and the Oneworld blog
, both of which offer excellent accounts of what is happening there, including suggestions that the governments of the Republics of Armenia and Nagorno Karabagh are intentionally promoting a mass exodus by refusing to build the infrastructure there, as most villages have little to no running water as well as problems with readily available electricity, let alone natural gas lines.
There is speculation that in a final resolution to a peace deal regarding the status of Nagorno Karabagh, the Armenian side would be willing to even return the Lachin region, as well as the remaining ones surrounding Karabagh that Armenian forces now control. To return Lachin as well as Kelbajar to the north would be a strategic fiasco, but it seems it would be the only method to encourage the Azeri side to agree on finally relenting Karabagh without supposedly going to war, despite its seemingly weekly statements that suggest otherwise. I have often expressed on this blog that all regions occupied by Armenian forces should be returned to Azerbaijani control except Kelbajar and Lachin, and that Karabagh along with the two aforementioned regions should be united with Armenia in a referendum to be held immediately by the Karabagh people. I still hold this viewpoint as being the only viable, logical agreement to a peace agreement.
But everyone is leaving. Some think that the population of Karabagh has dropped from 120,000 Armenians to 50,000 since the declared ceasefire in 1994 or even before then. No one knows for sure as reliable census practices do not exist—people are counted twice or those who own houses but live abroad are still counted in current population figures. The same holds true for Armenia.
Although I feel that Karabagh has lots of potential, there is little to no investment there. Hotels are opening to serve tourists, which is great. But opportunities need to be created to employ the masses, whether they are in the form of opened factories, infrastructure building projects, or construction. Something needs to be done to jumpstart the economy in the region immediately—this also holds true for virtually all of Armenia except Yerevan, especially villages along state borders. There needs to be millions of dollars of investments made in Armenia—millions have already been made as we know but the funding up until now has not nearly been enough. Armenia has huge manufacturing capabilities—there are arguably hundreds of abandoned factories throughout the country to demonstrate this. Trade across state boundaries also needs to increase drastically.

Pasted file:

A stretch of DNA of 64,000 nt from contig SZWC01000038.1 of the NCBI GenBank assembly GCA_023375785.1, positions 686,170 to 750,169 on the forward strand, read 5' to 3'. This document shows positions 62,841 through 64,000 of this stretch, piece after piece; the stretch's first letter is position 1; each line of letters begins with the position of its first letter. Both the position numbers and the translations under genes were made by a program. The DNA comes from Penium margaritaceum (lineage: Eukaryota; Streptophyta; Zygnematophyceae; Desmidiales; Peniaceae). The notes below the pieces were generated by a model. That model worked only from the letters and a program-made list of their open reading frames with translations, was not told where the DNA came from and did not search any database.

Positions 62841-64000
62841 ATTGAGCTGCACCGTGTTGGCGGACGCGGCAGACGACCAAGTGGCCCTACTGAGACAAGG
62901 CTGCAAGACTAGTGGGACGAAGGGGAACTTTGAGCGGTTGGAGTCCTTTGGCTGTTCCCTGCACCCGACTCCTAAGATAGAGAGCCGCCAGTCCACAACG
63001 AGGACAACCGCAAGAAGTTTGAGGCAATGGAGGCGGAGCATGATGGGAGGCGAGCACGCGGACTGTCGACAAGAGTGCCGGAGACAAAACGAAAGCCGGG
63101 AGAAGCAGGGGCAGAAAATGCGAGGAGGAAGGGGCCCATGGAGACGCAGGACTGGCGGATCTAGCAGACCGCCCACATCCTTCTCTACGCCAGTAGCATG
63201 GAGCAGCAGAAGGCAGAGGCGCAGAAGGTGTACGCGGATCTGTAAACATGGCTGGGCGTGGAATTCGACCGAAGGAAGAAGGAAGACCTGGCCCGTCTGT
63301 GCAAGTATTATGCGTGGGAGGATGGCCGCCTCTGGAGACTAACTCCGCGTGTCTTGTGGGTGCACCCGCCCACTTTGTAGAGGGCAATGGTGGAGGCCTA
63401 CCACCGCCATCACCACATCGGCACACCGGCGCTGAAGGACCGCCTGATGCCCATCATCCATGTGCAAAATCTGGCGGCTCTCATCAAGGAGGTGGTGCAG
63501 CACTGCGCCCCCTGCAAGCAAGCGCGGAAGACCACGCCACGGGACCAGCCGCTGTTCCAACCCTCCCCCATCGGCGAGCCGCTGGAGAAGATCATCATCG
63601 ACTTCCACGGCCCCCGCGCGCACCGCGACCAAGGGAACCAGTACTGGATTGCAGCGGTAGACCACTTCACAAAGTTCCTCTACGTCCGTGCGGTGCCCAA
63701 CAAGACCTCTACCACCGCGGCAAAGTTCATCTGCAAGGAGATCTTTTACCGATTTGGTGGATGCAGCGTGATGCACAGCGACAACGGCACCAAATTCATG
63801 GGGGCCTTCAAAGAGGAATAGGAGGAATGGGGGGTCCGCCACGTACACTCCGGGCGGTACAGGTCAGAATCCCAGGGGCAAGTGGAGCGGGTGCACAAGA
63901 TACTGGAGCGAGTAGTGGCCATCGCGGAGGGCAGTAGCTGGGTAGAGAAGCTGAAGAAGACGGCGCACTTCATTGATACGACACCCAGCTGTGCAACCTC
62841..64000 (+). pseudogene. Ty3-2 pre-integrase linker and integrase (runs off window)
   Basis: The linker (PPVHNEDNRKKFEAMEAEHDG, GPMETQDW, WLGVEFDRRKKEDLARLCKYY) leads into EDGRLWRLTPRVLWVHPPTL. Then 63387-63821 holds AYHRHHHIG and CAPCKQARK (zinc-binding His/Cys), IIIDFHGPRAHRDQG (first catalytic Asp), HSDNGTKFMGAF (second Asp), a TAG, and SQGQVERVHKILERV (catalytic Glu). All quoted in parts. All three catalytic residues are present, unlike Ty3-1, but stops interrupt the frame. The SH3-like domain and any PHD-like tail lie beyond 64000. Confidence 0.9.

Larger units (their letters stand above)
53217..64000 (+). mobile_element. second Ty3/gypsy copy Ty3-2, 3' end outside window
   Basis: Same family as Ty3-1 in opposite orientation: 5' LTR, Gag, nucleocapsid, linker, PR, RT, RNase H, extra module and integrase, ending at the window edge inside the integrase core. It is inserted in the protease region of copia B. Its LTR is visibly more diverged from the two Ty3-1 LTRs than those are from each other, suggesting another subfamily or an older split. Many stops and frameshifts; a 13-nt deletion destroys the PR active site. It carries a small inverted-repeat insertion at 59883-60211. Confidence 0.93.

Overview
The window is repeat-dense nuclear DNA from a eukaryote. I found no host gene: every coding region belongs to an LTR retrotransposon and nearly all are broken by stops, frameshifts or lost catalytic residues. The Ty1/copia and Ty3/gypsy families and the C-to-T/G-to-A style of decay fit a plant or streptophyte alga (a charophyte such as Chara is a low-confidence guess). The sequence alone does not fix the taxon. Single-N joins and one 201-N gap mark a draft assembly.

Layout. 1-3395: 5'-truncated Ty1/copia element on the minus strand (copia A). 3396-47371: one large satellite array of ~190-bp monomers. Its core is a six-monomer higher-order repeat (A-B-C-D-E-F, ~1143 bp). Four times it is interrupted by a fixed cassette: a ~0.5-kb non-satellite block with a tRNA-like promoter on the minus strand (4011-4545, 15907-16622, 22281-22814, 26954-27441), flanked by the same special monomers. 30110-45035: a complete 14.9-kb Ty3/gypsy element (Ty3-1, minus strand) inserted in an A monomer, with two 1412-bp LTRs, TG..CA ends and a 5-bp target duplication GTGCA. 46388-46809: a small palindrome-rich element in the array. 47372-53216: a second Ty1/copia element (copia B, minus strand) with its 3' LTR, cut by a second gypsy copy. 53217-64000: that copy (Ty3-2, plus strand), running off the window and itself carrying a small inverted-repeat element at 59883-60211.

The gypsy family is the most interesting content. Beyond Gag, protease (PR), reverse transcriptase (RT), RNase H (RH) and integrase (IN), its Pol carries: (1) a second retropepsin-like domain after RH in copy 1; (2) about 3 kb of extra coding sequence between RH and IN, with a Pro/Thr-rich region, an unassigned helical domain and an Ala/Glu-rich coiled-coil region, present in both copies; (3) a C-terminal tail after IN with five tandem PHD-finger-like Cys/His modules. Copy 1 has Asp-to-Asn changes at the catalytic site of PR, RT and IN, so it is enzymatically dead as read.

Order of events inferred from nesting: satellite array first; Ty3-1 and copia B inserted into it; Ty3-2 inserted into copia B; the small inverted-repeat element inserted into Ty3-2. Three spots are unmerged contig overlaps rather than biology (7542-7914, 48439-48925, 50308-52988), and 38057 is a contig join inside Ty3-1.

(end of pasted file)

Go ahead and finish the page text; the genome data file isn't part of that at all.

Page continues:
A recent poll shows that 77 percent of people between the ages of 16-30 want to leave Armenia.
I’m sure the percentage is just as high for people in Karabagh. People need to live here, and the youth need to stay. A lot more opportunity exists than before in Yerevan mainly but something needs to be done to prevent the current generation from leaving. Otherwise the country will be mostly depopulated in 20 years time at the rate things are going.
Armenians worldwide have lots of work to do to save Karabagh and Armenia. In my opinion they are not really doing much about its future and long-term sustainability. Everyone makes excuses, mostly social and cultural it seems, to not do the work that needs to be done, as Armenians can’t seem to get along with each other anywhere in the globe. But we have only one country, one nation that exists today. It should not be taken for granted, and its borders should not be considered forever permanent. Armenians more than ever need to work together, and vigorously at that, to secure its country’s place in the global community as a leading nation with strong industrial output as well as a land with a rich, cultural legacy that promotes active tourism. The latter thankfully is happening now but not the former. But it has to if Armenia and Karabagh—which must finally unite as soon as possible—is going to get anywhere. There’s too much at stake.
FYI--There is a new petition aimed to force the authorities of Armenia and Nagorno Karabagh to address the socioeconomic situation in the Lachin region, which is incidentally now known as Kashatagh. Go here to sign online.
Labels: Nagorno-Karabagh, Personal Experiences, Social and Cultural